who likes to dress up her dogs,

 

who finds joy in movies and books and food and fashion,



who writes a blog, and who has always tried to do the right thing and be a better person. 

When I am aware of all of those things, I feel joy and that joy I feel is my true self speaking, that part of me that has always been there.

My true self says,"You did good, kid (I know that's bad English but I don't want to be correcting my true self when she is saying something nice to me)!  And you are still here.  There is still more joy to be felt and life to be lived. You might have some bad days but, just remember, there is always tomorrow, and tomorrow might be filled with joy. Who knows? But you want to be here to find out, don't you?" 

And likewise, no matter where or how you end up, you will always be the person who lived and loved, who lives and loves, who feels joy when you think of all you have done and the joy you still feel in little things.  You may be old, but you will always be YOU and those moments of joy are glimpses into your true self reminding you that YOU are there and will always be there, and you will never really be alone.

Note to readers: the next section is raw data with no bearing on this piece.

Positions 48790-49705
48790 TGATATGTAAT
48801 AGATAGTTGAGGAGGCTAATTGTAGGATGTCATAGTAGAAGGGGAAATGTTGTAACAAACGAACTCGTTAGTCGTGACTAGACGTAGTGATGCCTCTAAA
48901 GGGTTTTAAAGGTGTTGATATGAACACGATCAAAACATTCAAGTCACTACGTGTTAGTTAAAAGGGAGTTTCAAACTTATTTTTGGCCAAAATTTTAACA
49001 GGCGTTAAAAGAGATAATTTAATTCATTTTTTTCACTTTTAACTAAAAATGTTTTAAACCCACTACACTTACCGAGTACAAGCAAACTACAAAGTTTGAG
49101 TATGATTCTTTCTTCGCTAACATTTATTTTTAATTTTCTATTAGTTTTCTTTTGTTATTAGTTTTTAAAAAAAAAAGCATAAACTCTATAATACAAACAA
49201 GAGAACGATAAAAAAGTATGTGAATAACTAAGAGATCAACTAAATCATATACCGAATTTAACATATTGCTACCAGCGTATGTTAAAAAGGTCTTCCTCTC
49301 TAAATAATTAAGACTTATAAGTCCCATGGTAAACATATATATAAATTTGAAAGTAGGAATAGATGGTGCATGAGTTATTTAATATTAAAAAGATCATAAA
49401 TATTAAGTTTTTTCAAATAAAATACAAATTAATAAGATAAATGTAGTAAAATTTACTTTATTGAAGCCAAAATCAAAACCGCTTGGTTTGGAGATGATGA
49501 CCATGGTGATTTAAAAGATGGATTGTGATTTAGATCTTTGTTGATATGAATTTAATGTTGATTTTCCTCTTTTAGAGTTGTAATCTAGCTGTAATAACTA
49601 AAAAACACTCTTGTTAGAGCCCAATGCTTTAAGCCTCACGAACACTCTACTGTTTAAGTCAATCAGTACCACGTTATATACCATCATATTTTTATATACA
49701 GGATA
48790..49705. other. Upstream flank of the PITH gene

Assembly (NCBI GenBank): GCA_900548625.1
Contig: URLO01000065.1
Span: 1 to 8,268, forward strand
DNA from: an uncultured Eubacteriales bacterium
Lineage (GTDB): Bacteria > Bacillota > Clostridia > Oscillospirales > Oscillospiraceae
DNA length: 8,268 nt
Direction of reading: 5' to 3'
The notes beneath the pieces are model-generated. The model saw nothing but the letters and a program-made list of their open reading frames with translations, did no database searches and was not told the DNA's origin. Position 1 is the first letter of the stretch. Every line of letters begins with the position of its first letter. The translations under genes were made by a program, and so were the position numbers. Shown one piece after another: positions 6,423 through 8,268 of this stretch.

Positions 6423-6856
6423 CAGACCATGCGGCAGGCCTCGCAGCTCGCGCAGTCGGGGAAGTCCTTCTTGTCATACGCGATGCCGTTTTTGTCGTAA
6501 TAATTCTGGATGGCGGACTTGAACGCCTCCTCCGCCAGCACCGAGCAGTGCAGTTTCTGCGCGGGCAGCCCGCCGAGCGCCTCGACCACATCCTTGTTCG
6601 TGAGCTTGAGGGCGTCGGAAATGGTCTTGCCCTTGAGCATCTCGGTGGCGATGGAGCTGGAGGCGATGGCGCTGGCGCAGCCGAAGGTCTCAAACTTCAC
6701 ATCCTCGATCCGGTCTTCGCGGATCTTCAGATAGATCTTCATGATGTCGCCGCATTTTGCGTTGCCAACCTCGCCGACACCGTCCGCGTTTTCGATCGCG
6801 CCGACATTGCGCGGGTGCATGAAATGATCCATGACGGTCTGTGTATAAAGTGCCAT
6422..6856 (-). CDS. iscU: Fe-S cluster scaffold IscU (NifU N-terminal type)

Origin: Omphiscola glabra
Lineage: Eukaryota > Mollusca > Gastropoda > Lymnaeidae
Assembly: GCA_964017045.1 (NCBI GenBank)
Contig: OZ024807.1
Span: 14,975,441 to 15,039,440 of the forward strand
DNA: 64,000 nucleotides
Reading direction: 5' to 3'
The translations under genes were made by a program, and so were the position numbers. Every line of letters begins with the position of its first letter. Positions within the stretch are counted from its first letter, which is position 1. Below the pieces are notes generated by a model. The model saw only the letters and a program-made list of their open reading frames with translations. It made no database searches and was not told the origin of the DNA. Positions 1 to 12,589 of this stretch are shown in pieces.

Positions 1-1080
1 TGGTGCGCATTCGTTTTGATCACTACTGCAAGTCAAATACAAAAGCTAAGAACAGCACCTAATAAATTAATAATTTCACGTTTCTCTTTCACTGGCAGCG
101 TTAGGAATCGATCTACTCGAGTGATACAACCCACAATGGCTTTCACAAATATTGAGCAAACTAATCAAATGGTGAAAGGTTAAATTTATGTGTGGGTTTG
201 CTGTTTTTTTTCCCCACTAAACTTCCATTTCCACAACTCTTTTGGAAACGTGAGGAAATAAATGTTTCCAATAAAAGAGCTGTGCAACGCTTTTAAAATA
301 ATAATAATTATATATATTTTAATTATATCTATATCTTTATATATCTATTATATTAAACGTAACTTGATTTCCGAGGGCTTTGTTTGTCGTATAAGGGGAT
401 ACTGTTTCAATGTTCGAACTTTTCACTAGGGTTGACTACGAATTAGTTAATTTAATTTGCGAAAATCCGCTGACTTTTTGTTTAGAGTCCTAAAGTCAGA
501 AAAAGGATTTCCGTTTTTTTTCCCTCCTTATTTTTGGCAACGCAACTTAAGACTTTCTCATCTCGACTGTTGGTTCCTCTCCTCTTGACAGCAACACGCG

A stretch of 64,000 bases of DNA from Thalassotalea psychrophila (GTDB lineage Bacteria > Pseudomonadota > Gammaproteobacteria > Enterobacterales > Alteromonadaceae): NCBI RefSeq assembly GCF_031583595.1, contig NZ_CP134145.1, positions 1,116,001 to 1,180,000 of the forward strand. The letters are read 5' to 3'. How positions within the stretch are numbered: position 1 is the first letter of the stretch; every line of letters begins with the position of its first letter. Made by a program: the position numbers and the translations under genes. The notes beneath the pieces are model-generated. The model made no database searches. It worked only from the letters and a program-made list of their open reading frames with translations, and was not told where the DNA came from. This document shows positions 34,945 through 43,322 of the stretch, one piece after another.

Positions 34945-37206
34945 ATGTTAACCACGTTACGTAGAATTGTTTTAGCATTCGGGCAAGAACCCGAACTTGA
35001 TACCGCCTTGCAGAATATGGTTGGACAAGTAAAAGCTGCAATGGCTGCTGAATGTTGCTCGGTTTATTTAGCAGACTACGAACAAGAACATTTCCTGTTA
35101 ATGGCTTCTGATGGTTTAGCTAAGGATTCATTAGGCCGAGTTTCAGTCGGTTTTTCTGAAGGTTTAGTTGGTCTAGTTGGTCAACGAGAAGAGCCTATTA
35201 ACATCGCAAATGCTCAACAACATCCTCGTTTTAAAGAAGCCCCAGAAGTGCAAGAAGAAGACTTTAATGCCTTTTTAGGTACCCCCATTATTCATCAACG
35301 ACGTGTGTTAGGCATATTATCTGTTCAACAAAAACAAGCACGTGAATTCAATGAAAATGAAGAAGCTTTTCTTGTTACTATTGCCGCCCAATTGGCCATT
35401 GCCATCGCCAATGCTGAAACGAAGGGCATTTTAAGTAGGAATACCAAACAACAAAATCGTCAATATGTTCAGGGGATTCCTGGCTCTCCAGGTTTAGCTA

So when you are feeling old, alone and lonely and wonder what's the point of getting up each day, tap into that core of your existence, your true self, that space inside you that has experienced joy, and despite your circumstances, can still experience joy, even if it's just a snuggle from your cat or watching your favorite TV show. Choose joy. Remind yourself that every time you feel some joy, no matter how small, it's your true self, YOU, reminding you that you are alive and you are still and always will be YOU and no one and nothing can take that away from you.

Hopefully knowing that, even though you are alone, you won't be lonely.

Now go tell your loved ones you are so looking forward to their taking care of you!

Thanks for Reading!
 
See you Friday
 
for my review of


"The Handmaiden,"
 
The Week in Reviews
(What to See or Read and What to Avoid)

   
and the latest on


"My 1001 Movies I Must See Before 
 I Die Project."